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     " Picking up figs, checking them out, putting them back down, picking them up again... "

      Title: The Mage Knight Gaming System by Wizkids

      Format: Fantasy tabletop miniatures game.

      Reviewing Monkey: Mojo Jojo

      The Hype: Fantasy miniatures gaming have never been so accessible. Mage Knight delivers pre-painted, finely detailed, and completely paper free gaming to tabletops everywhere. Or at least that's what they say. Read on to find out whether or not it's true…

      What This Monkey Thought...

      Playability: At its heart, Mage Knight's system is not so very different from any other minis game. Characters are given ratings for Speed, Fighting, Defense, and Damage and engage in a fairly straightforward target number roll off to see who wins. What makes Mage Knight remarkable, and so note worthy among its brethren, is the "Combat Dial" system all the figures use. Built into the figures bases, the Combat Dial is the method through which not only all the stats and special abilities are listed but also the manner in which the characters take damage. Every time the figure takes a hit, the dial is rotated the appropriate number of damage clicks which then displays an entirely new set of combat values. Thus, your character's stats are constantly changing, evolving, and enhancing (or suffering) based on the amount of damage he or she has taken. That concept, in and of itself, is absolutely badass. And when you combine the dial with the nice, straight forward system it ends up fast, easy, and it ultimately makes gaming as easy as so many of us wish it could be.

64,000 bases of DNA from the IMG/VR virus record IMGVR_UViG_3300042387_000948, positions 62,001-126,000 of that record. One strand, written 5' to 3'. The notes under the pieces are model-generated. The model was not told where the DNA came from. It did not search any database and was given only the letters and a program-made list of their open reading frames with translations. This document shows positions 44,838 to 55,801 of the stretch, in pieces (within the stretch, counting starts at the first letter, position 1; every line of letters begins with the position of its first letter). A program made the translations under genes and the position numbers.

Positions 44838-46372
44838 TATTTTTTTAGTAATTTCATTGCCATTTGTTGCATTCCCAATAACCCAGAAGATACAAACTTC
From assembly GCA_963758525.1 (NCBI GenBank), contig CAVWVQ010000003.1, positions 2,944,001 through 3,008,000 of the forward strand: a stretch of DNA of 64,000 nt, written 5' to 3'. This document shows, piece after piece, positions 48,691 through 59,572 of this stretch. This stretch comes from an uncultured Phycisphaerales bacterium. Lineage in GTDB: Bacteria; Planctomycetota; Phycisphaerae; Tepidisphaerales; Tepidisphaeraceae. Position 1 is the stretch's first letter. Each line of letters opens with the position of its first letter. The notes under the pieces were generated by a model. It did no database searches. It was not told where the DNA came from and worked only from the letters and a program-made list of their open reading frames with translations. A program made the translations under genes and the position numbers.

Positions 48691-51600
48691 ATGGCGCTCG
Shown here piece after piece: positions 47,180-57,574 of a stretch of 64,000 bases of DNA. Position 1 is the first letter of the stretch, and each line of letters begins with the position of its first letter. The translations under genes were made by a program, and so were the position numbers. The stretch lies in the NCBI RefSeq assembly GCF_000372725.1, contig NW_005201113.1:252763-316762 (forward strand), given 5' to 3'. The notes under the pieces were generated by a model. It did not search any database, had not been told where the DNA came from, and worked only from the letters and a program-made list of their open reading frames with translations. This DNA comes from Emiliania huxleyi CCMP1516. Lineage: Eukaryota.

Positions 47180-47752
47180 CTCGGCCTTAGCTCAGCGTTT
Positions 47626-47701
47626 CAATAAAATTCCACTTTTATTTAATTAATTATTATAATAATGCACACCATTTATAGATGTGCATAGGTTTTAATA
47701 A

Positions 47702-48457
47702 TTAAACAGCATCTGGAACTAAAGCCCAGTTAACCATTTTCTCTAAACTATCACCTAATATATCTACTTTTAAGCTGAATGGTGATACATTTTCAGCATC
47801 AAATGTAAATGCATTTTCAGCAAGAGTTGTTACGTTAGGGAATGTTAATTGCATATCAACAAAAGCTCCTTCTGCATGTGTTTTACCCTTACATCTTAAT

All that's the good news. The bad news is that by that same token the whole thing ends up being so overly simplified that advanced strategy gamers are likely to be turned off. The essence of the problem is the method in which characters take actions. Each turn, each player gets to take a number of actions based on the total point value of the armies involved. Actions are limited to one of 3 basic concepts: move, attack, or pass. If a character moves or attacks, it is then given a chit that, essentially, means that it has to rest next turn or else it takes a point of damage. Now, while all that works well to keep play smooth and rhythmic, what it doesn't do is give certain types of characters- particularly melee fighters, a snowball's chance in hell. Since you only get to make 1 action per character per turn, and it doesn't matter what type of action a character makes, it means that you will spend a lot of time charging your fighters into battle and then having them cool their heels while the enemy takes shot after shot at them. And while it doesn't actually end up hurting play overly much (since all of the characters are strapped by the same rule) it did serve as a constant source of annoyance as our best fighters played the very distinctive game of "Charge, wait. Attack, wait."
          Still that being said, the game does develop a smooth flow once you get used to it and the strategy element does eventually emerge- even if it is slightly marred by the turn system. 4 out of 5